In fact, a study recently published in Emerging Infectious Disease looked at how novel viruses can evolve in an agricultural fair setting highlighting how quickly influenza and other potential diseases can spread from pigs to humans. The study looked at samples from 161 pigs from 7 different fairs. They found that for 6 of the 7 fairs, 77.5% of the pigs were infected with Influenza A. Interestingly only 2 of the fairs showed extensive influenza-like illness among the pigs meaning subclinical infections with influenza pose a potential public health threat. Influenza viruses can jump from humans to pigs and back to humans. Biosecurity measures at Fall Fairs and the need to conduct surveillance within the pig population is an important method for detecting novel influenza A viruses that threaten swine and human health alike.
Don’t let this stop you from attending these fun events. There is much to see and do, and of course eat! If you happen to attend any in Southwestern Ontario you may come across my niece! She’s gone the “western” route meaning she runs barrels, poles and flags, but I still love her even if she picked the wrong events!
Friday, August 11, 2017
If you ever read or watched the Sherlock Holmes books, movies or the TV series you will recall the line “Elementary, my dear Watson”. It was the explanation that Sherlock Holmes gave to his assistant, Dr. Watson, when explaining deductions he had made. Science, like solving murders, is all about deduction and solving mysteries and puzzles.
The same can certainly be said with infection prevention and trying to find out who or what are transmitting infections and how. In recent years, there has been a huge push on improving hand hygiene rates. There has also been a focus on improving cleaning and disinfection processes, particularly when it comes in environmental surfaces. Studies have looked at different types of disinfectant actives, different cleaning processes, changing frequency of disinfection, increasing staff (or decreasing staff), and implementing verification methods to ensure that cleaning and disinfection has in fact occurred. Several studies have shown that changing products, processes and including a validation program could in fact improve cleaning and disinfection showing a direct link to reducing HAIs.
Regardless of the implementation of hand hygiene programs or improving environmental surface disinfection, HAIs were not eliminated. Improved hand hygiene and enhanced cleaning certainly showed a reduction in HAIs, but HAIs still occurred. Several years ago after conducting a cleaning audit at a facility that was in the midst of an outbreak one of the observations I made was that I never saw any cleaning and disinfection of patient care equipment by nursing staff.
Don’t jump to conclusions. I’m not saying that nurses are to blame for outbreaks, but the thought came back in flash after reading a study that hoped to improve both hand hygiene and stethoscope hygiene. The researchers’ intervention sought to educate staff regarding the importance of stethoscope hygiene. Expectations were set that stethoscopes needed to be disinfected between each patient encounter due to the fact that they are repeatedly used throughout the day and can become contaminated after contact with patients. This repeated use throughout the day and between multiple patients make stethoscopes a key fomite that can transmit pathogens from patient to patient. Unfortunately for the researchers (and maybe the patients) of the 128 initial observations disinfection of the stethoscopes never occurred. Post-intervention, an additional 41 observations found that even with an education intervention to discuss the importance of disinfection of the stethoscopes, no stethoscope hygiene was performed.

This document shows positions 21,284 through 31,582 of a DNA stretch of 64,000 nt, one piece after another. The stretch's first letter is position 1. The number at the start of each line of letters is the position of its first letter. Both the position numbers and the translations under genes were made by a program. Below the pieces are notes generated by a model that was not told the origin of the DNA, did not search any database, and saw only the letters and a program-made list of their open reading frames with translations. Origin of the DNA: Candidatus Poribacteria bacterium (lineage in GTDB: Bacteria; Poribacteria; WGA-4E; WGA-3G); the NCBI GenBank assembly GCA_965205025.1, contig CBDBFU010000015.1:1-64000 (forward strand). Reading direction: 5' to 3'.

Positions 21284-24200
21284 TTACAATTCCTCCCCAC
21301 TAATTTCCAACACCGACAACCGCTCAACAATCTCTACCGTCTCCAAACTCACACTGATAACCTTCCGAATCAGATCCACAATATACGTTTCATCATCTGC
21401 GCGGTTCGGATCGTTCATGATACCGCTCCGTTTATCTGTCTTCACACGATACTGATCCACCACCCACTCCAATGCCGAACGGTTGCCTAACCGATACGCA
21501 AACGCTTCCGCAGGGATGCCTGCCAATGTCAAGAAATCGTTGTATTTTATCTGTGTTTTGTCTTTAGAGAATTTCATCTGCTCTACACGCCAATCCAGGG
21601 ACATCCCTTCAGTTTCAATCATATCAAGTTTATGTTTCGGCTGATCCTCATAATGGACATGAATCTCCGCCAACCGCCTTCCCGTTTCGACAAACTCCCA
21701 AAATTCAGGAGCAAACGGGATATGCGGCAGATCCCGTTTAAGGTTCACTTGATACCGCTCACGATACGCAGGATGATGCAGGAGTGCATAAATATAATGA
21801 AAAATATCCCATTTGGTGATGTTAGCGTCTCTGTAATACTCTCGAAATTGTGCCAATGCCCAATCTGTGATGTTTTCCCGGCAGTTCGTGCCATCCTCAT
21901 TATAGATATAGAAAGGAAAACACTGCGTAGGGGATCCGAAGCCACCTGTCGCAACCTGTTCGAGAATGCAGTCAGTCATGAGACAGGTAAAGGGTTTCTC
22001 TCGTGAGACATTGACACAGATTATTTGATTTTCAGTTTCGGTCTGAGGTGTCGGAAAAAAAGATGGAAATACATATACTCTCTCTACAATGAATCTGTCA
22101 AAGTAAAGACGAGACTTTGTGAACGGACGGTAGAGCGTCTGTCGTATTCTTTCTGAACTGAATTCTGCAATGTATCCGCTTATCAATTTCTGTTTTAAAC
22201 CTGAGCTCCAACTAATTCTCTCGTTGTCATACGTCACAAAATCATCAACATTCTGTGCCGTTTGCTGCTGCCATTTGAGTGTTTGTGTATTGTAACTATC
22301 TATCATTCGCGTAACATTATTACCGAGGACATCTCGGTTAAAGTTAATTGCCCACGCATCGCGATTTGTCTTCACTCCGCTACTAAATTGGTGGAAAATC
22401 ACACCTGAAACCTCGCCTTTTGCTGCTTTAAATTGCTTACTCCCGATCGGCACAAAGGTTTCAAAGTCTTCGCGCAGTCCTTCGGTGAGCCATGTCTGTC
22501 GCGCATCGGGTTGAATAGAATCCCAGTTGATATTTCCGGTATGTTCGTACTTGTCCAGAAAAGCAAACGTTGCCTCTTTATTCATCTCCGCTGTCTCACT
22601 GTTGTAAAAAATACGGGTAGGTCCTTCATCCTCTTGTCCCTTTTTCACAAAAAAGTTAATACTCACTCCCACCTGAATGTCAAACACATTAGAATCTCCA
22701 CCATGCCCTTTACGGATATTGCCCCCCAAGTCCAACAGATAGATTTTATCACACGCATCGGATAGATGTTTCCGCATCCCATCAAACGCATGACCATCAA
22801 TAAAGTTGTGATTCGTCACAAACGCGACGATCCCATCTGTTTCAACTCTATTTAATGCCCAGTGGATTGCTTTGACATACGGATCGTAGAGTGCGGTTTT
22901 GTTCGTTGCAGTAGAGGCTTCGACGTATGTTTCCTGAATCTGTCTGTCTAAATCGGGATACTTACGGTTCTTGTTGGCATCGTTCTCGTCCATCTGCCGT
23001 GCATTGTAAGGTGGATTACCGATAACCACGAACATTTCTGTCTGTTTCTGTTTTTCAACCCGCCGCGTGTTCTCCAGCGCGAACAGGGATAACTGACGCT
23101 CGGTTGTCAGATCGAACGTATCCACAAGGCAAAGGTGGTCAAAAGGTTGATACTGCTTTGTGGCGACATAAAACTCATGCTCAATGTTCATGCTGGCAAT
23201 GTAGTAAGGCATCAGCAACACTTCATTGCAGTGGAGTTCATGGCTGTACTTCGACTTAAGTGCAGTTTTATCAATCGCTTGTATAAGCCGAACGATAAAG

Do I hear crickets chirping?
I wonder just how wide spread the lack of stethoscope hygiene is? I know the next time I’m at my doctor’s I’m going to ask when the last time she disinfected her stethoscope was and may just offer to clean it for her myself!
Friday, August 4, 2017
My dad is a prostate cancer survivor. We were lucky. He had a doctor who was on top of things and through my contacts, we were able to find him an excellent specialist. The best news of all was in June when the oncologist said my dad no longer needs to visit him and passed him back to his GP. It was an awesome day.
Why am I sharing this? Well each November since my dad was diagnosed with prostate cancer I have supported “Movember”. Rest assured, I am not growing facial hair. I do, however, donate to friends or family members who decide to grow a beard, a mustache or a goatee. I’m giving to a worthy cause – prostate cancer research. I’m hoping that sometime in the future someone else’s dad won’t have to tell his baby girl that he has cancer.
Without a doubt there is no shortage of worthy causes – cancer research, food banks, clothing and even hair donations – we can become almost numb to the requests for money to support cause after cause. So I will apologize as this is another cause, but one I hope the infection control community can get behind – infection control education. In particular, funding for infection control education in Africa.